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Medical Residents May Sue Under Title IX

In a decision likely to have significant implications for hospitals and other educational programs that receive federal financial assistance, the Third Circuit Court of Appeals recently held that a Philadelphia hospital can be subject to liability under either Title VII of the Civil Rights Act of 1964 or Title IX of the Education Amendments of 1972, following a lawsuit by a former medical resident asserting claims of sexual harassment and retaliation.

In Doe v. Mercy Catholic Med. Ctr., 2017 U.S. App. LEXIS 4004 (3d Cir. Pa. Mar. 7, 2017), the Third Circuit concluded that the resident program run by Mercy Catholic Medical Center through its affiliation with Drexel University's College of Medicine, qualifies as an "education program or entity" as defined by Title IX by virtue of its receipt of federal dollars through Medicare funding. Title IX prohibits sex-based discrimination, including sexual violence, sexual harassment, and hostile environment based on sex. Education programs or activities receiving federal funds are required to comply with Title IX's mandates.

In Doe, a medical resident alleged that she was subjected to sexual advances by her superior and was subsequently dismissed from the hospital's residency program after complaining about the purported harassment. As the hospital was within the reach of Title IX, the medical resident brought suit in federal court, without adhering to the administrative procedures required under Title VII. The lower court held that the medical resident could not use Title IX as a means of circumventing Title VII's administrative exhaustion requirement, as Congress intended for Title VII to be the exclusive avenue of relief from employment discrimination. The Third Circuit rejected this reasoning, holding that where Title IX and Title VII are equally applicable, a plaintiff can select either to pursue redress. 

In reaching its conclusion that the plaintiff was not limited to Title VII in asserting her claims, the Third Circuit identified four guiding principles: (1) private-sector employees are not restricted to Title VII in seeking relief from workplace discrimination; (2) whether an alternate avenue of relief for workplace discrimination circumvents Title VII's mandatory administrative procedures is a matter of policy within the purview of Congress; (3) Title IX implies a private cause of action that applies to both students and employees; and (4) Title IX's private cause of action extends to employees of federally-funded education programs who allege retaliation claims on the basis of sex.

Finally, the Third Circuit's opinion adopts an expansive definition of "education." "The Supreme Court has twice instructed us, that to give Title IX the scope its origins dictate, we're to accord it a sweep as broad as is its language," the 36-page opinion states. "[T]here's no reason to read the phrase 'education program or activity' so narrowly." Instead, the Court noted that the focus should be on whether the program at issue is structured as an education program; whether program participants receive a degree, certification or other qualification for successful participation; whether there are teachers, grades, and a tuition associated with the program; and whether the program is promoted as educational. The Third Circuit found that Doe's allegations satisfied each of these criteria.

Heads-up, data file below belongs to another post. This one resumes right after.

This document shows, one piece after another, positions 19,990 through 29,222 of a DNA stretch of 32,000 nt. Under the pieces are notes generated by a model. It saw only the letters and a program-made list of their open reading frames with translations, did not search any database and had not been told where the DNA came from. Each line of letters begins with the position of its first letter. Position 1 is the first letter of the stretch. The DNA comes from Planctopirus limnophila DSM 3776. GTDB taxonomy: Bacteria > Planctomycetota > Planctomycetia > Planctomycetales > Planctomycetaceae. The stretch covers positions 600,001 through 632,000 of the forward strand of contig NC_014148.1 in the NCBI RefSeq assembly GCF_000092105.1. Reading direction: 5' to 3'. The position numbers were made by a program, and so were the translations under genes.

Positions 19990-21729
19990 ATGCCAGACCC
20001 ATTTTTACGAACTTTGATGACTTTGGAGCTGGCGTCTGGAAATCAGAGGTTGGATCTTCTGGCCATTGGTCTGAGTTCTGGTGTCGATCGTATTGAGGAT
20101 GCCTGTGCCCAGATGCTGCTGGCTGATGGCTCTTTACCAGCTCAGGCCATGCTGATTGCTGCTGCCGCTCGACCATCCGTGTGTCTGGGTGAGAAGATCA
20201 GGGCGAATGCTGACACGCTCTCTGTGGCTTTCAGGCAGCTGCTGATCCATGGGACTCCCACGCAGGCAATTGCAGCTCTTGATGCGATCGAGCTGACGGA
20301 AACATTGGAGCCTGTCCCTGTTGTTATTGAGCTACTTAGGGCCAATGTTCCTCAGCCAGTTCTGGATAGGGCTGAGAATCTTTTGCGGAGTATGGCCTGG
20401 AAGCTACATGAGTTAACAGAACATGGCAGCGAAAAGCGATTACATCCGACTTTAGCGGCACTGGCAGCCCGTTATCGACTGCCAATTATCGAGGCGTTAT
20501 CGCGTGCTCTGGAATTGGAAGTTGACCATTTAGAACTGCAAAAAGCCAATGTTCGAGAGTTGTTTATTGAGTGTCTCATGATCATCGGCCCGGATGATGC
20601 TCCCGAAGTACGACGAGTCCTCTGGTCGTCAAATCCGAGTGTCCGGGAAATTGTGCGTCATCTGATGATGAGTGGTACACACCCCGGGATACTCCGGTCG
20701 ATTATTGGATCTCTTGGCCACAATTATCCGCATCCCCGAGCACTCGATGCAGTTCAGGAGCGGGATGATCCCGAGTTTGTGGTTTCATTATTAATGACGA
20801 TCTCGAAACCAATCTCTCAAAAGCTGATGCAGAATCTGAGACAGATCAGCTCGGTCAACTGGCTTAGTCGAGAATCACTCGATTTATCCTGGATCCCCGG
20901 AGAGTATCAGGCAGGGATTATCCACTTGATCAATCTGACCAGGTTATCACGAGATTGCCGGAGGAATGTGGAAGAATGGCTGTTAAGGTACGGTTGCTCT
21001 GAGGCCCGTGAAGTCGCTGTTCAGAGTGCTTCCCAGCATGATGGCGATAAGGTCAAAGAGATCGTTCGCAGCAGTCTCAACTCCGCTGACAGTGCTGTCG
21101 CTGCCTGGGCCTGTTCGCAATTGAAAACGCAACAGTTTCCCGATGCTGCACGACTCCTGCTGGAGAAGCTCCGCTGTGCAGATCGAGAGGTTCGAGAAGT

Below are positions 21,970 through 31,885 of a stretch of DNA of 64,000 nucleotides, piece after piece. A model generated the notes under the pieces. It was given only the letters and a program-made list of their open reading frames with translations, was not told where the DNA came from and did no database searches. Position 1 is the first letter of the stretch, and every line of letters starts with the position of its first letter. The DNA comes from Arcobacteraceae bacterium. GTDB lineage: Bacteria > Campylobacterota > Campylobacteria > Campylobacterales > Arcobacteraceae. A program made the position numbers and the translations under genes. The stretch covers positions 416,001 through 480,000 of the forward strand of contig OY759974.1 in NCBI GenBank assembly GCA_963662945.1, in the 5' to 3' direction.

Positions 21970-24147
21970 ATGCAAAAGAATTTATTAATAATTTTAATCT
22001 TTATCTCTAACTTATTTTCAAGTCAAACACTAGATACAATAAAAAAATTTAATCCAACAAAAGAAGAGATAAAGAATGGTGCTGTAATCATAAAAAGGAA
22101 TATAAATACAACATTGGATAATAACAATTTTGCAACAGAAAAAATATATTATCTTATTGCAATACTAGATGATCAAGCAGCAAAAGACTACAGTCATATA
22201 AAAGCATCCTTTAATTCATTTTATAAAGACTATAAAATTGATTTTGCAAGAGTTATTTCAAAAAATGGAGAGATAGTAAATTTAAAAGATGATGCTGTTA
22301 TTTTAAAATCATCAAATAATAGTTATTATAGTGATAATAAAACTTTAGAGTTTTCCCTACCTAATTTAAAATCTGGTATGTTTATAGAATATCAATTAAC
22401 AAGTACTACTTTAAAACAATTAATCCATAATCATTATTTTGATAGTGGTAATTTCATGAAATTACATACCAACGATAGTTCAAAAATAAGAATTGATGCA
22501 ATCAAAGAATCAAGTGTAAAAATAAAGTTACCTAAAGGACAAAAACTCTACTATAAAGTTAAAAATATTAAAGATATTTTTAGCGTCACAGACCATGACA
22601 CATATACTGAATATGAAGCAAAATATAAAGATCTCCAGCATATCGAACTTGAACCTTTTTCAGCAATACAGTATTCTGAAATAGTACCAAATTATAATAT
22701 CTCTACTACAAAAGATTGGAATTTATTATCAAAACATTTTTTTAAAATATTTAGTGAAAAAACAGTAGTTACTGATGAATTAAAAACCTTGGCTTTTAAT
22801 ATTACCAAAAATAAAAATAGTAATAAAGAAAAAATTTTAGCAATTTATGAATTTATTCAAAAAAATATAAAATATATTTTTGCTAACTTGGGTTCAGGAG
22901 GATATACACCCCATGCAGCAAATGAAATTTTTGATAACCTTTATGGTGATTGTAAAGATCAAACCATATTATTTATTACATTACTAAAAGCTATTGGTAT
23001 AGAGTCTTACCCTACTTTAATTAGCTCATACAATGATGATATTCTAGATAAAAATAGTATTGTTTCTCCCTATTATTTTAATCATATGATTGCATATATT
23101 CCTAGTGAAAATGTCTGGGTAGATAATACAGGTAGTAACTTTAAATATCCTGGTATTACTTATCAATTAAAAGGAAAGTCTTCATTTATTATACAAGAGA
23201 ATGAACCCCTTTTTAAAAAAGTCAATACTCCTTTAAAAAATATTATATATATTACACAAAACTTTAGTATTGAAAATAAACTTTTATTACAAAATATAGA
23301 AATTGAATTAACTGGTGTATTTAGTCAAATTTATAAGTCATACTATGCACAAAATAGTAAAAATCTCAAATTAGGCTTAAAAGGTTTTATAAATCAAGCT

The Third Circuit's decision has major implications for hospitals and other educational programs and activities that receive federal financial assistance. The most significant take-away for affected employers is that participants in their educational programs and activities may now elect to go straight to court to litigate claims instead of engaging in the administrative process as required under Title VII. In light of Doe v. Mercy Catholic Med. Ctr., employers that receive federal financial assistance for educational programs or activities should be mindful of the following:

  • Employees may be able to pursue employment discrimination claims under either Title VII or Title IX;
  • Employers should evaluate whether they are subject to liability under Title IX; and
  • Realize that if a discriminated-against employee pursues their claim under Title IX, they may proceed directly to federal court without having to go before an administrative agency as required under Title VII.

If you have any questions about your obligations regarding the means available to your employees for pursuing employment discrimination claims, including claims under Title IX, contact Erin Galbally at (215) 640-8510 | egalbally@clarkhill.com; Vanessa Kelly at (609) 785-2926 | vkelly@clarkhill.com, Andrew Ruxton at (412) 394-2573 | aruxton@clarkhill.com, or another member of Clark Hill's Labor and Employment Practice Group.